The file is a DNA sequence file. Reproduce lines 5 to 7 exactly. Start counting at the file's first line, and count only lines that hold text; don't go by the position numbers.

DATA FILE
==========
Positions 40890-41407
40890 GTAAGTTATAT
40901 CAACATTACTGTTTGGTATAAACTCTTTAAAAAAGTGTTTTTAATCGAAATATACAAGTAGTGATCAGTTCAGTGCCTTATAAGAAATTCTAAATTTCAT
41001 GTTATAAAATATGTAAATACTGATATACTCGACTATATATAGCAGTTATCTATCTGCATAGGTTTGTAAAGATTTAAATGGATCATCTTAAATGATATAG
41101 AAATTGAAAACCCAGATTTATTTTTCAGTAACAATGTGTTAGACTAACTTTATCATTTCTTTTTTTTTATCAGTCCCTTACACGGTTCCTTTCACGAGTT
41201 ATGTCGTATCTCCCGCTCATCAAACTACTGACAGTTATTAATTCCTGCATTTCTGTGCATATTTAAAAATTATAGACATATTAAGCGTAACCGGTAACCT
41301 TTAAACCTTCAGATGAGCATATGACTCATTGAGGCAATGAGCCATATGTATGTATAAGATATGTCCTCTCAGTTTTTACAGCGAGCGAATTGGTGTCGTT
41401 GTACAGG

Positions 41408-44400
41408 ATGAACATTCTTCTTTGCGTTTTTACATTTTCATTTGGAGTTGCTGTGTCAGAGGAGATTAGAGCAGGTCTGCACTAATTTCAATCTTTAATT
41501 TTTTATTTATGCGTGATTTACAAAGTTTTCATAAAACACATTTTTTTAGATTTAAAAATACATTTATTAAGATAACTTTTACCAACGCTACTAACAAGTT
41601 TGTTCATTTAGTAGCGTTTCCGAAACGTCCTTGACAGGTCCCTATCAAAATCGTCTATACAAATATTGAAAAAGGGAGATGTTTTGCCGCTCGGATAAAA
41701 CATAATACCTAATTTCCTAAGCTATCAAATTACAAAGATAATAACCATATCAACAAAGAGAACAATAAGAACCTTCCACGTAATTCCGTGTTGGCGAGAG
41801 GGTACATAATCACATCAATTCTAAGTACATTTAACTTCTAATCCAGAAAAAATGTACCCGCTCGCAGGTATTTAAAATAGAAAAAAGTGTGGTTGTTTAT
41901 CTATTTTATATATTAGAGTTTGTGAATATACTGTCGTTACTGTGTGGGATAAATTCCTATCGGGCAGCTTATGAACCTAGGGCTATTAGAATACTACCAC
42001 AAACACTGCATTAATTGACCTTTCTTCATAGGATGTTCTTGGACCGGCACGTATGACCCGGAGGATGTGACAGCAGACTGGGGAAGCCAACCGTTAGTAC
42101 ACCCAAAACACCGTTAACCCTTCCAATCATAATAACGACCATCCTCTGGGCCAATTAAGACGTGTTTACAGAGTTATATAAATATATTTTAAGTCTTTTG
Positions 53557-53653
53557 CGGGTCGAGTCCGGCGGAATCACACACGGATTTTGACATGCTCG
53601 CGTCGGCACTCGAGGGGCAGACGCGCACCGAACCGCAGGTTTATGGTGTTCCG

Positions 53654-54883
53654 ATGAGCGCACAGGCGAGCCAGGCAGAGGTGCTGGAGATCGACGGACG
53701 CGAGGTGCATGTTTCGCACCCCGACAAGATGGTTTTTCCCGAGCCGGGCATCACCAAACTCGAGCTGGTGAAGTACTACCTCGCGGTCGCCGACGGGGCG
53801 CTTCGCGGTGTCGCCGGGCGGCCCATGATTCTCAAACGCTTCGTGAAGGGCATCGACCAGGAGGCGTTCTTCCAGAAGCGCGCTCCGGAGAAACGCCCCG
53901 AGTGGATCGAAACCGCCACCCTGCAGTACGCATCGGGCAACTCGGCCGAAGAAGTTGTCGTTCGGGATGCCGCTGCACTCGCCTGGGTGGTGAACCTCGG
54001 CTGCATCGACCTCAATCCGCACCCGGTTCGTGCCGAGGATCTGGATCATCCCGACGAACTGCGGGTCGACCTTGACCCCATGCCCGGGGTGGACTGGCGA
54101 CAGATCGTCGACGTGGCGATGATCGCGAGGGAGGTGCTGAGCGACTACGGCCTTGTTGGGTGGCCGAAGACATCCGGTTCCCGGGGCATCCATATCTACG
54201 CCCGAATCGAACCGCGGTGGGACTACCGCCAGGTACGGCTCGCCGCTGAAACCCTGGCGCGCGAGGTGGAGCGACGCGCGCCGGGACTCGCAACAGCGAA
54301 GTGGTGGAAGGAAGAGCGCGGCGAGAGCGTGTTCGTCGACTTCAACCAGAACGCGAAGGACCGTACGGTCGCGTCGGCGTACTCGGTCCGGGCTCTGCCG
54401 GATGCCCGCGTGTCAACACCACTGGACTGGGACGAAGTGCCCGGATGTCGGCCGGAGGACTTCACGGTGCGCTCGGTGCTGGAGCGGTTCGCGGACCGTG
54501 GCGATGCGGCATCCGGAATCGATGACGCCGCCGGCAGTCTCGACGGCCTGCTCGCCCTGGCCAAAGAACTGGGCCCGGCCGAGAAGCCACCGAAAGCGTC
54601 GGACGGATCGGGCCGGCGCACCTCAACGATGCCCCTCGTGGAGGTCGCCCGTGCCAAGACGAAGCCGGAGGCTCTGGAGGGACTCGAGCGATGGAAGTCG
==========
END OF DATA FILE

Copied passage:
41101 AAATTGAAAACCCAGATTTATTTTTCAGTAACAATGTGTTAGACTAACTTTATCATTTCTTTTTTTTTATCAGTCCCTTACACGGTTCCTTTCACGAGTT
41201 ATGTCGTATCTCCCGCTCATCAAACTACTGACAGTTATTAATTCCTGCATTTCTGTGCATATTTAAAAATTATAGACATATTAAGCGTAACCGGTAACCT
41301 TTAAACCTTCAGATGAGCATATGACTCATTGAGGCAATGAGCCATATGTATGTATAAGATATGTCCTCTCAGTTTTTACAGCGAGCGAATTGGTGTCGTT